Tuesday, 20 August 2019

Takeaways from the "Investing with RateSetter" Webinar



RateSetter recently held a webinar for investors. I took the opportunity to dial in to see if I could learn anything new about the platform.  The majority of the webinar went through the basics on how to make an investment on the platform.  In addition to this, there were a few points about the provision fund that I learnt which I will share below.  Furthermore, RateSetter presently are offering a referral offer where both parties can get a bonus $75 dollars.  If you want to access this offer, click here*

 While I thought I fully understood the provision fund, the Webinar taught me a few extra details about how the fund works.  The provision fund is designed to cover investors in the event of a loan default.  This pool of money is acquired through a risk assurance charge that every borrower pays when they take out a loan through RateSetter.  A higher risk borrower pays a larger risk assurance charge into the provision fund.  What I didn’t realise is that the provision fund (providing it is satisfactorily funded) will kick in automatically to cover both late payments and defaults to ensure the investor gets the returns on time.

At the time of writing this article the provision fund has $13.9 million verses an estimated bad debt of $8.9 million giving a coverage ratio of 156%.  Latest provision fund stats are available at this link.  While the coverage ratio is above 100%, defaults and late loan payments will be automatically covered out of the provision fund.

 Early access to funds in the 3 and 5 year lending markets become available a few months ago at a cost of 3%.  During the webinar it was highlighted that the fees have now been reduced to 1.5% which is a step in the right direction.  While I recommend you don’t take your funds out due to the fees reducing the returns you have received, I understand that unexpected things can come up. 

Finally, just a reminder that if are looking to invest in Ratesetter please use the following referral link to sign up.  *If you invest at least $2,000 in the 3 or 5 year lending markets and are one of the first few thousand new members to do so under this offer, we’ll both receive a $75 bonus.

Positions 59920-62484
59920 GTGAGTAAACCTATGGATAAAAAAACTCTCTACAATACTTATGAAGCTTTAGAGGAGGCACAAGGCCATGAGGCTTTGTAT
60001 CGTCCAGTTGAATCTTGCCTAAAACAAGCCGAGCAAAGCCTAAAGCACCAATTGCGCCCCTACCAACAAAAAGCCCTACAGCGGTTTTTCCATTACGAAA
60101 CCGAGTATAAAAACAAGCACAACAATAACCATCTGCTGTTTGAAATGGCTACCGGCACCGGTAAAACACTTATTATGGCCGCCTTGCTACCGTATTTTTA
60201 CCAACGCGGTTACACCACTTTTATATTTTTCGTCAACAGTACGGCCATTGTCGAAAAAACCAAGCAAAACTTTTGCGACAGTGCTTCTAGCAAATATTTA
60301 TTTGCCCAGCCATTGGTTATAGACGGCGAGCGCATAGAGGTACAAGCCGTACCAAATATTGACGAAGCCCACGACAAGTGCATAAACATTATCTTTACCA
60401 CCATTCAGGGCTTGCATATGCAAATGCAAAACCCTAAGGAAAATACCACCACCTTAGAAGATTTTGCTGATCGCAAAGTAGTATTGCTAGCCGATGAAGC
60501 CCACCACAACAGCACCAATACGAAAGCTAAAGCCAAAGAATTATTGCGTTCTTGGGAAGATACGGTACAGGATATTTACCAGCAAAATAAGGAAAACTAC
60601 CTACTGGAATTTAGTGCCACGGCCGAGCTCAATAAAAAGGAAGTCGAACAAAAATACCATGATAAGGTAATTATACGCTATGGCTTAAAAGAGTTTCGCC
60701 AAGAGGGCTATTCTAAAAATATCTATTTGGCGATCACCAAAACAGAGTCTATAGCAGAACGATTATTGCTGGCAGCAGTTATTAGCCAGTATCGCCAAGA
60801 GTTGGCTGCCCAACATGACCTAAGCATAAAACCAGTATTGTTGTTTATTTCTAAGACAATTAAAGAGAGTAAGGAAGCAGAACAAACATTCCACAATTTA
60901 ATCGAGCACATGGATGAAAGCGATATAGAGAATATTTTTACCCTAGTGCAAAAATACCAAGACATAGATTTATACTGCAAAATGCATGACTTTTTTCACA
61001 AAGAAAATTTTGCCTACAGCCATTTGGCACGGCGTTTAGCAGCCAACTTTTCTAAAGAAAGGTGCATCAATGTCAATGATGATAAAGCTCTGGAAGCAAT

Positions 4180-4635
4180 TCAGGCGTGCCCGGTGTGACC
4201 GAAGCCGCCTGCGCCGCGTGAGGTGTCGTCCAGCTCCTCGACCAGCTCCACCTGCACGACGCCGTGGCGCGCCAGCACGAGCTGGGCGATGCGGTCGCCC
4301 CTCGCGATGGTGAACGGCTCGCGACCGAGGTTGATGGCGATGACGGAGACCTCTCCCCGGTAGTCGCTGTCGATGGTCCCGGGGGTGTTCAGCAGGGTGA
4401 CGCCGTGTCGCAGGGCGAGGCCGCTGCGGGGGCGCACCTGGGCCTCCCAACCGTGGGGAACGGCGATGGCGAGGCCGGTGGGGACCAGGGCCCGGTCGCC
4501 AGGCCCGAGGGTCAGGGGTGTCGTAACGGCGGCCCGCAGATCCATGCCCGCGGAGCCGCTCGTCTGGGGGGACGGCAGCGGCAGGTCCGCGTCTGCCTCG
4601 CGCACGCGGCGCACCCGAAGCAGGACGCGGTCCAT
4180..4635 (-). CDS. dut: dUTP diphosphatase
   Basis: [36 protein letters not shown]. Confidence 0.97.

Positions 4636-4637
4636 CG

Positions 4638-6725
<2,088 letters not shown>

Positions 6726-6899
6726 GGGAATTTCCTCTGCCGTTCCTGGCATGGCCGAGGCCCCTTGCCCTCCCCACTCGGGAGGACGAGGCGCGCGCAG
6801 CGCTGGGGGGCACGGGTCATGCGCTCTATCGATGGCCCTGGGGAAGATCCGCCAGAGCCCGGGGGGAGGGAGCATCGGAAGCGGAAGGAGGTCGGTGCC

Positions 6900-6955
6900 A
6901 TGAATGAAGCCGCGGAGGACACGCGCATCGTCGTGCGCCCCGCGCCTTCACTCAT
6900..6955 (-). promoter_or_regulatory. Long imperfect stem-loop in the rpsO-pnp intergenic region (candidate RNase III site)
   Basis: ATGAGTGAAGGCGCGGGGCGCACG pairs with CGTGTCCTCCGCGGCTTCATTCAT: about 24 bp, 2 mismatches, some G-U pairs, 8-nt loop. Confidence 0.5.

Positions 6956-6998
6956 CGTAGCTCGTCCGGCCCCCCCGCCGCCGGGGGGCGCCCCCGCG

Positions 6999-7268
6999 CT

Tuesday, 6 August 2019

My First Loan Default


After almost a year of investing I’ve just experienced my first Peer to Peer loan that has defaulted with the borrower filing for bankruptcy.  I always knew this day would come, however I believe I’ve prepared well to wear whatever the final outcome may be.  The loan in question comes from my first investment platform TruePillars.  While this maybe my first default, having directly invested in over well over one hundred loans across multiple platforms, I’m confident I will experience it again. 

This particular loan I actually only purchased a few months ago on the secondary market and only received a couple of payments before the default.  While this is disappointing, we need to put this in perspective.  The investment only made up 0.2% of my TruePillars portfolio of just over one hundred loans and the total outstanding value of this loan is about a fifth of the interest I earnt last month on the other loans on TruePillars.

Having not gone through the process first hand, I thought it was a good time to go back over the process to understand the next steps.  From the loan dashboard the notes outline the borrower has petitioned for bankruptcy and as is now in a formal process we must wait for the bankruptcy trustee to provide an update.  For this particular loan, we were an unsecured creditor so we expect to incur a material write-off (i.e. expect to lose some or all of our investment outstanding).  From this point, it will sit on our list of loans until a final outcome is determined.  I’ll keep you posted on how that looks.

While this is the outcome of this loan, I see that TruePillars have several options available to them as described in the PDS (Product Disclosure Statement) to work with the borrower for the best outcome for all parties.  This may include extending the final maturity of the loan by up to three years (lower’s the monthly repayments of the borrower to improve business cash flow which will allow it to continue to operate).  If this does not seem like a viable option, TruePillars may agree to a partial payment in full and close the loan (with material losses) or assign it to a third party (again with material losses to investors).

This default has hammered home the point that diversifying your loan portfolio is extremely important to ensure you minimise your risk and enable you to remain profitable in the event of a loan default.  Although I have focused on the process of what happens from an investor point of view, I think it’s important to take a moment and acknowledge that this can’t be easy for the borrower.  In this particular case, it was a small business owner who has just lost their livelihood.  For me, it certainly puts it into perspective that all I lost was a small part of a larger income producing portfolio.

Our Money Market updated user experience

In this post I wanted to give an update on my user experiences with Our Money Market from when I first started using the platform back in...